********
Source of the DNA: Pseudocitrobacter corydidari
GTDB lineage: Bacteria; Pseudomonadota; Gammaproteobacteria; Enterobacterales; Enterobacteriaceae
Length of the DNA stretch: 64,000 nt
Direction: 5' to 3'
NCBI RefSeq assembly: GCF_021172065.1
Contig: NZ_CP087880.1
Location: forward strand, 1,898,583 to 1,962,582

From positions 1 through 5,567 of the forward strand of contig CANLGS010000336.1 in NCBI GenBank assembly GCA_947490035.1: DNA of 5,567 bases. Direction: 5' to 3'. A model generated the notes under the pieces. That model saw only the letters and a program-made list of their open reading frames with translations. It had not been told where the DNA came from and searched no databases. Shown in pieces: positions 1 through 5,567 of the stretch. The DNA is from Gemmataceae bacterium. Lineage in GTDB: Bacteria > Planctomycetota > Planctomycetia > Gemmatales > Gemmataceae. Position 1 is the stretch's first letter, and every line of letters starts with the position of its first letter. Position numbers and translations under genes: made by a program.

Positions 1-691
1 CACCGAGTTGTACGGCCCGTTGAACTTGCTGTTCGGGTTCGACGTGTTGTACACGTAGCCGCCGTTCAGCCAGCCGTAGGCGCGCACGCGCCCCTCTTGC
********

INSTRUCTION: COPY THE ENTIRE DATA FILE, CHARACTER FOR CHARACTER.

Source of the DNA: Pseudocitrobacter corydidari
GTDB lineage: Bacteria; Pseudomonadota; Gammaproteobacteria; Enterobacterales; Enterobacteriaceae
Length of the DNA stretch: 64,000 nt
Direction: 5' to 3'
NCBI RefSeq assembly: GCF_021172065.1
Contig: NZ_CP087880.1
Location: forward strand, 1,898,583 to 1,962,582

From positions 1 through 5,567 of the forward strand of contig CANLGS010000336.1 in NCBI GenBank assembly GCA_947490035.1: DNA of 5,567 bases. Direction: 5' to 3'. A model generated the notes under the pieces. That model saw only the letters and a program-made list of their open reading frames with translations. It had not been told where the DNA came from and searched no databases. Shown in pieces: positions 1 through 5,567 of the stretch. The DNA is from Gemmataceae bacterium. Lineage in GTDB: Bacteria > Planctomycetota > Planctomycetia > Gemmatales > Gemmataceae. Position 1 is the stretch's first letter, and every line of letters starts with the position of its first letter. Position numbers and translations under genes: made by a program.

Positions 1-691
1 CACCGAGTTGTACGGCCCGTTGAACTTGCTGTTCGGGTTCGACGTGTTGTACACGTAGCCGCCGTTCAGCCAGCCGTAGGCGCGCACGCGCCCCTCTTGC